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8.5.16 Issue

Annette van de Kamp-Wright, Editor of the Jewish Press

From July 11 through the 18th, ten Jewish Omaha women traveled to Israel. They were part of the Jewish Women’s Renaissance Project (JWRP) MOMentum Trip, which brings Jewish women to Israel for an immersion experience that combines learning, excursions and spirituality — and then some. These women came back enriched, inspired and they became best friends in the process.

Sonia Tipp never really thought of herself as an exceptionally spiritual person. “I just never nurtured that part of myself,” she said, “and when I had the chance to join the MOMentum trip through the Jewish Federation of Omaha, I decided to do it.”

Plus, the timing was right. Sonia is starting a new job as a Pediatric Occupational Therapist this month, so going to Israel is not something she’ll have the chance to repeat very soon: “The logistics were never going to be this easy again,” she said. “As for why this was the right trip to go on, I was drawn to the overall mission. The MOMentum trip allowed for me to connect to the culture and history of Israel, and experience the signs and the sights. What I mean by that is the unexpected things that pop up when you travel. For instance, seeing the building of the Jewish National Fund — we are all familiar with JNF, we’ve heard the name many times since childhood, but to suddenly see the actual building, the bricks and mortar, and realize it is more than an idea, is phenomenal.”

It wasn’t Sonia’s first time in Israel. In fact, her mother is a Sabra, born in Israel, and her family took her for a visit at 16: “After WW II, my grandparents came back from Siberia to Poland and found there was nothing left for them. They moved to Israel, and my mother was born there. After a number of years, they moved to the United States. For them, it was a time of great transition with an uncertain future, and although my personal transition from working part-time for the last five years to starting a full-time job  isn’t of the same magnitude, it was nonetheless special and meaningful to be here exactly when my life is about to change. Being there as an adult, and as a mother, was even more amazing.”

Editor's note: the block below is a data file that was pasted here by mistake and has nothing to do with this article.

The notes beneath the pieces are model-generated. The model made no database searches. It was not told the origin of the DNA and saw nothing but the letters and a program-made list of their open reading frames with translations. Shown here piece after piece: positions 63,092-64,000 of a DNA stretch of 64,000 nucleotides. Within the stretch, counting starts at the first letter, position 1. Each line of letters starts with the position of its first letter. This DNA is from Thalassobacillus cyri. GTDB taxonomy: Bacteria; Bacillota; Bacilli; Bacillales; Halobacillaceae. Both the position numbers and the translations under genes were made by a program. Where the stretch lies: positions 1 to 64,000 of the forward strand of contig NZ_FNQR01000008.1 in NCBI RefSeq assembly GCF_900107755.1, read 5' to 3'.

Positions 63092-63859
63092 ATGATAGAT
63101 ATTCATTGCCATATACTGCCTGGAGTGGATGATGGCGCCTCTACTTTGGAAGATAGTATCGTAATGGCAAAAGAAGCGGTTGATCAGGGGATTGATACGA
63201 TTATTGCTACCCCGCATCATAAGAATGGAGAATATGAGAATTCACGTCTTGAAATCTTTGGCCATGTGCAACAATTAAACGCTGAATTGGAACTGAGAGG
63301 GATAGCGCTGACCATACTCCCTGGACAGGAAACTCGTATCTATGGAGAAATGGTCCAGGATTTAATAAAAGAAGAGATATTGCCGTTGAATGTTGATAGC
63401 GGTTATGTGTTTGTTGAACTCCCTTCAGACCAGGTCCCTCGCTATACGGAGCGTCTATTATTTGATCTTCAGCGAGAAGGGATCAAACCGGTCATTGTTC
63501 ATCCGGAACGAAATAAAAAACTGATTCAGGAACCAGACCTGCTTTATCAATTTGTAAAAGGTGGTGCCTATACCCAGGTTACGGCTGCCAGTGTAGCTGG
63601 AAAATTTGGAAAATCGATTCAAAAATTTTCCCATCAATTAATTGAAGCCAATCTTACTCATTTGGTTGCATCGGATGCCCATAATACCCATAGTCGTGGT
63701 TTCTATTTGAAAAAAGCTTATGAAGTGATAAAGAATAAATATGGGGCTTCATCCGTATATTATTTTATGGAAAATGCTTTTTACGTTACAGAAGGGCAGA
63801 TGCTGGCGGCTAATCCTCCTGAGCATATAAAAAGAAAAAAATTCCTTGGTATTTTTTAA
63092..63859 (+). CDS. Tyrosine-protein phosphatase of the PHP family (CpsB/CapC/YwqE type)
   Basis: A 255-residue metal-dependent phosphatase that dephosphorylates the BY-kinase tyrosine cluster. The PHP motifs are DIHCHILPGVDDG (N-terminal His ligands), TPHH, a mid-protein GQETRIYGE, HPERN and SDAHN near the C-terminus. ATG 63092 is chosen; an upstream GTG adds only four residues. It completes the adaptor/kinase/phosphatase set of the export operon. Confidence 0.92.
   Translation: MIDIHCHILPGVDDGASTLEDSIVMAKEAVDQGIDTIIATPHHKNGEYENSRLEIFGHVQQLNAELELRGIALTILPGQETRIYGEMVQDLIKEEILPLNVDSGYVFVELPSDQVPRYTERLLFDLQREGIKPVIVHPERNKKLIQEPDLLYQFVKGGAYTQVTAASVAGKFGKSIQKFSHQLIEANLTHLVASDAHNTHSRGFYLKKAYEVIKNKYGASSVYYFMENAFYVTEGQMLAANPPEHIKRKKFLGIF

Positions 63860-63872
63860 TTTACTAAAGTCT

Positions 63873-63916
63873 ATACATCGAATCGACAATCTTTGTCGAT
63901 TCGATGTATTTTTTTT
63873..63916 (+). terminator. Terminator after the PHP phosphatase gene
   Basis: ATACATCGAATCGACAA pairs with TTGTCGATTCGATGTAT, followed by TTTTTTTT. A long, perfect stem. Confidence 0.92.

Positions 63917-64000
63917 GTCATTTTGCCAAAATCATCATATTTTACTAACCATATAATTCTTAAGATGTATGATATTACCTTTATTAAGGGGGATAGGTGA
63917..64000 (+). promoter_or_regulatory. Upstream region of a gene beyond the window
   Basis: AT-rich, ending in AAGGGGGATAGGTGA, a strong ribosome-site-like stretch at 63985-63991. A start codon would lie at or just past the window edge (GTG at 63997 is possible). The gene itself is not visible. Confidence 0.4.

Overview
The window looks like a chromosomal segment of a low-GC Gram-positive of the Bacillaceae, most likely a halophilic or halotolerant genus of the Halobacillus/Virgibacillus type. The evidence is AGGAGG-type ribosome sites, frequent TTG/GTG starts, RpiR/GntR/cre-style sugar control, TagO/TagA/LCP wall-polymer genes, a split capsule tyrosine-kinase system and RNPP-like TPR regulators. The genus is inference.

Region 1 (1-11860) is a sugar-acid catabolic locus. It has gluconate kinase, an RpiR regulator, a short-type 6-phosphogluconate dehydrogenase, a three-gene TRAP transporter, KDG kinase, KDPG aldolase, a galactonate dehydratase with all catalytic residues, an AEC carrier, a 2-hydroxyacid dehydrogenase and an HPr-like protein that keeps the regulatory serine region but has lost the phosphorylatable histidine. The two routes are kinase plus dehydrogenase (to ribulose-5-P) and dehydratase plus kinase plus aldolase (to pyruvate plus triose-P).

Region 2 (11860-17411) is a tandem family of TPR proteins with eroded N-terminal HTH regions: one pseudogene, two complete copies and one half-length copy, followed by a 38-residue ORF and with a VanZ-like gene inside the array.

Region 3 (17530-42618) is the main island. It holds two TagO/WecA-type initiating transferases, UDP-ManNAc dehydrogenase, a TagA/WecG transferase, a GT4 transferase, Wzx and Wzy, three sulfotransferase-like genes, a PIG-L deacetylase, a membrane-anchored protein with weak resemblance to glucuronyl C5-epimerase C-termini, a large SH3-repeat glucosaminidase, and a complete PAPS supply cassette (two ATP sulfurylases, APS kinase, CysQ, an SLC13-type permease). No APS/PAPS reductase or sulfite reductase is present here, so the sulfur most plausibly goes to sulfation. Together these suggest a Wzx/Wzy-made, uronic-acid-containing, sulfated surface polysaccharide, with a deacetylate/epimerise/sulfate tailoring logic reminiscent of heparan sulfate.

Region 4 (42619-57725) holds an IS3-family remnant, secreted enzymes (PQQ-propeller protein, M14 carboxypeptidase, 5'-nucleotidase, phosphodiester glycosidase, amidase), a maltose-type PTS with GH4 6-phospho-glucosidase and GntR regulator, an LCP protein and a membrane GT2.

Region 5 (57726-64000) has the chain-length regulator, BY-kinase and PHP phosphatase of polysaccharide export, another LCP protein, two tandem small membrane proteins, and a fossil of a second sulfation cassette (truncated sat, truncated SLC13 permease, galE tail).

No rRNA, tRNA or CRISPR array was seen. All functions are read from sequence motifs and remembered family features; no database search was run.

The total immersion during the trip spoke to her: “It was so fascinating to be surrounded by the people, the food, the language, just to be there, in Israel. When do you ever get the chance to just “be” and take time for yourself? To let it all sink in and relish it — together with the Israeli salads and the food in general, it was my favorite part of this trip.”

Among the many sights and sites, Yad Vashem spoke to Sonia more than anything, she said. “When you talk about emotional impact, Yad Vashem will definitely stay with me. It was difficult and overwhelming, especially the children’s memorial. It’s not something I will soon forget.”

Overall, she said the trip has made her more fascinated with religious practices. Even more, “the meaning behind it interests me,” she said. “And that is something that surprised me. I thought it was beautiful how one trip leader described her interpretation of lighting the candles: the first candle was for her, the second one for her husband, and the  additional candles for her children.          Being back home with husband Alan and daughter Adria (10) and son Asher (8) means sharing her experiences with her family. “The kids loved seeing the photos on Facebook every day, but they haven’t asked any complicated questions — yet. They did want to know all about the Dead Sea, so I told them it was slimy and hot, and how cool it was to float!”

This trip, especially for Sonia, was meant to be. The evening after Sonia interviewed with Trip Leader Louri Sullivan, and found out from Louri she would be going, she told her mother about her plans:

“…and my mom says, stop! You’re going where? As it turns out, she and my grandmother had just attended a lecture in Columbia, Maryland by Lori Palatnik, the JWRP’s founder. If that isn’t a sign, what is?”